The Government of the Central African Republic (CAR) and the United Nations humanitarian country team today launched the nearly $400 million response plan for the 2017-2019 period to meet the basic needs of 2.2 million Central Africans.
According to a press release from the UN Office for the Coordination of Humanitarian Affairs (OCHA), the response plan, with a budget of $399.5 million, covers three strategic objectives: save more lives; strengthen the protection of affected populations; and preserve human dignity by restoring access to basic social services and livelihoods.
The security situation has deteriorated markedly, particularly in the second half of 2016, with a growing number of hot spots. This degradation has generated new humanitarian emergencies and exacerbated the vulnerability of more than 70,000 newly displaced people.
Dr. Michel N'da Konan Yao, Acting Humanitarian Coordinator, said this situation came at a time of an already unfavourable international economic situation for financing humanitarian action.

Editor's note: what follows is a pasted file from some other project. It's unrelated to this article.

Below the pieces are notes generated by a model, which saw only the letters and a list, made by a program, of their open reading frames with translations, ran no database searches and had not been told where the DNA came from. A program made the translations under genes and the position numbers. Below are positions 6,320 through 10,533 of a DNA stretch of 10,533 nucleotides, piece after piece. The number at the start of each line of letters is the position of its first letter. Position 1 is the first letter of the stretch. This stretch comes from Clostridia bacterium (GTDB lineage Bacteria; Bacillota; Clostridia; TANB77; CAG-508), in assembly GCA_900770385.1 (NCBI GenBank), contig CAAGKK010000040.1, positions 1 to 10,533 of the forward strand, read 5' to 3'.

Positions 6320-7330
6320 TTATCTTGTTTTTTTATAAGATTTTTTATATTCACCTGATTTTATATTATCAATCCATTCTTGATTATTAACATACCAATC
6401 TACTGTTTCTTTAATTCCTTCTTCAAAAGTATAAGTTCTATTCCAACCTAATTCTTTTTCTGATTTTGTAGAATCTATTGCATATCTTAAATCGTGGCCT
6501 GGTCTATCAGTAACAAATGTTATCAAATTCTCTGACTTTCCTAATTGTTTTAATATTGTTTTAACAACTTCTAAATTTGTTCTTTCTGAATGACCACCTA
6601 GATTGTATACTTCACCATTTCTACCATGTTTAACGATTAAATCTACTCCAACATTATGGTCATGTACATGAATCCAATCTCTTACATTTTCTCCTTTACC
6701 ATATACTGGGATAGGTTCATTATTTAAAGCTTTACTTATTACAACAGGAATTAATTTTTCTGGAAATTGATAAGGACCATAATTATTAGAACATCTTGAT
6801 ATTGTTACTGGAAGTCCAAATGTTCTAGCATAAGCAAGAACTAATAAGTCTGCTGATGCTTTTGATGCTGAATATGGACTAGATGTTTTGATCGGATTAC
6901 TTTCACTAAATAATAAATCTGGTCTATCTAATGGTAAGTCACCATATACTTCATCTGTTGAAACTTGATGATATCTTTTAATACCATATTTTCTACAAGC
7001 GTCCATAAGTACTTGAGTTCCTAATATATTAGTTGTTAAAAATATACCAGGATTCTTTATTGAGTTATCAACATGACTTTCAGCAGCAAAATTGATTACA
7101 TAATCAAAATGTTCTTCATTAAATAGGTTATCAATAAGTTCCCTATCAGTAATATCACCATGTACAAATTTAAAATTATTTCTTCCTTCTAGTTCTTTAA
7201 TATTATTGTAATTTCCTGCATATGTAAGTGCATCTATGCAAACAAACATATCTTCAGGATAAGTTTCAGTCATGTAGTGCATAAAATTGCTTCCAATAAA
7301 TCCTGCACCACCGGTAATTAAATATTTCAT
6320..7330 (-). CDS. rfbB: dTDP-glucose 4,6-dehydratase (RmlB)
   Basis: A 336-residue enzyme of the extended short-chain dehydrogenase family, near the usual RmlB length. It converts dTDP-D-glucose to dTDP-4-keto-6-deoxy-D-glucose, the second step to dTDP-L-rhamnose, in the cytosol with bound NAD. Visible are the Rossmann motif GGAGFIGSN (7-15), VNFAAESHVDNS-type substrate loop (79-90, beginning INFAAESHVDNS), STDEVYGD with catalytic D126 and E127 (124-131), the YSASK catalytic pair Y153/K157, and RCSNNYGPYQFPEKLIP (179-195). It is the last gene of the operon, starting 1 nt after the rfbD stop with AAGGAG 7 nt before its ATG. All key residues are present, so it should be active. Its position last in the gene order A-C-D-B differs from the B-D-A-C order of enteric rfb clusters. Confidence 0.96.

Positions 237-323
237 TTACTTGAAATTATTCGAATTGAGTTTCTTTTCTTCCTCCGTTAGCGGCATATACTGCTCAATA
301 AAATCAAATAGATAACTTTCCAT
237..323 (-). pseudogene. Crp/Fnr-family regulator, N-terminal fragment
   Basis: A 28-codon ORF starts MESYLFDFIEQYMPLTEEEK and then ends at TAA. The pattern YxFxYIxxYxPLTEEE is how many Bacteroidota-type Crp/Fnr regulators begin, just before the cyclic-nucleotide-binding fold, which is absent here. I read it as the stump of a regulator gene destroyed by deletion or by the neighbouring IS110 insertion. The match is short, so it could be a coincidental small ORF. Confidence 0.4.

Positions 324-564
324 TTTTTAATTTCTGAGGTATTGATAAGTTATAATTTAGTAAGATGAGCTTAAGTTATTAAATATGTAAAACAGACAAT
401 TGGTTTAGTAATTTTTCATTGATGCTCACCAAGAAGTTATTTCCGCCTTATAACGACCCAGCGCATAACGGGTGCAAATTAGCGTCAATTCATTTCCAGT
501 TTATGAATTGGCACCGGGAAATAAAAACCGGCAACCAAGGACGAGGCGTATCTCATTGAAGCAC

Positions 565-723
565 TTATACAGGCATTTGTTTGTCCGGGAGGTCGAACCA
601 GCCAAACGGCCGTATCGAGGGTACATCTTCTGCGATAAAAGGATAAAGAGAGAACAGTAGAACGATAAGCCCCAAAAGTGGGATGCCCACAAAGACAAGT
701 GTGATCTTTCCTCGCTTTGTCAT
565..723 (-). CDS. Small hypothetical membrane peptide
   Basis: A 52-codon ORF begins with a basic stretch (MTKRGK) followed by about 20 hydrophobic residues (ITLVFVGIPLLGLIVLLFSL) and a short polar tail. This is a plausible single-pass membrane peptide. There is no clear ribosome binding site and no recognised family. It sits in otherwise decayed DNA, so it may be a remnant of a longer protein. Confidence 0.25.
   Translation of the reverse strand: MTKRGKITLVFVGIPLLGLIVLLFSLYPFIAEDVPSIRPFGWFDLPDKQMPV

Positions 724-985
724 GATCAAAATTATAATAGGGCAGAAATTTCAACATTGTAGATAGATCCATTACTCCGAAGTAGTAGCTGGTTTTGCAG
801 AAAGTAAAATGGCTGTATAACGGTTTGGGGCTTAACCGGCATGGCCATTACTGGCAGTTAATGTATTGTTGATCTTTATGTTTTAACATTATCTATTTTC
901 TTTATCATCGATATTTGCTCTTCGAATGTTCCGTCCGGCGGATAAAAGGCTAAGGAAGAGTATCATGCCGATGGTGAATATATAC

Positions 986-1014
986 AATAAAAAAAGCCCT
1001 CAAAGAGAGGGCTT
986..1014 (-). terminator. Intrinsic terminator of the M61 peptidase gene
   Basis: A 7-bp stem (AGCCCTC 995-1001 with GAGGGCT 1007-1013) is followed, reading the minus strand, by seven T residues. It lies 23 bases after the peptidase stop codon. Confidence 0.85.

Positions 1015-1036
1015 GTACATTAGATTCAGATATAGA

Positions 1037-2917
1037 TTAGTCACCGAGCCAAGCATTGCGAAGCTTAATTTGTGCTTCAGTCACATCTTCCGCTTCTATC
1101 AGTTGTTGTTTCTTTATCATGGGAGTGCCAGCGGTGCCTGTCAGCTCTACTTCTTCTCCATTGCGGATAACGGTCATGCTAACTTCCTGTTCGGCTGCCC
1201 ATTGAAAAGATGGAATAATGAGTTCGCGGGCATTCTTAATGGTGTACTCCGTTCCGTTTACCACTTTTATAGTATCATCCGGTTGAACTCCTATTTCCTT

“New crises arise elsewhere in the world and attract the attention of donors because of their acuity and their dreadful effects on civilian populations,” he said.
Against this background, Virginie Baikoua, the Minister for Social Affairs and National Reconciliation of CAR and Mr. Yao called on donors to increase their engagement with the country in order to consolidate the achievements made during previous years and respond to new emergencies.
A strong advocacy campaign is also under way to ensure that CAR is not a forgotten or neglected crisis.
In 2016, as of December only 36.2 per cent of the Humanitarian Response Plan amounting $531.5 million was not funded. In 2017, $128.5 million will be dedicated to food security.
Clashes between the mainly Muslim Séléka rebel coalition and anti-Balaka militia, which are mostly Christian, plunged the country of 4.5 million people into civil conflict in 2013. Despite significant progress and successful elections, CAR has remained in the grip of instability and sporadic unrest.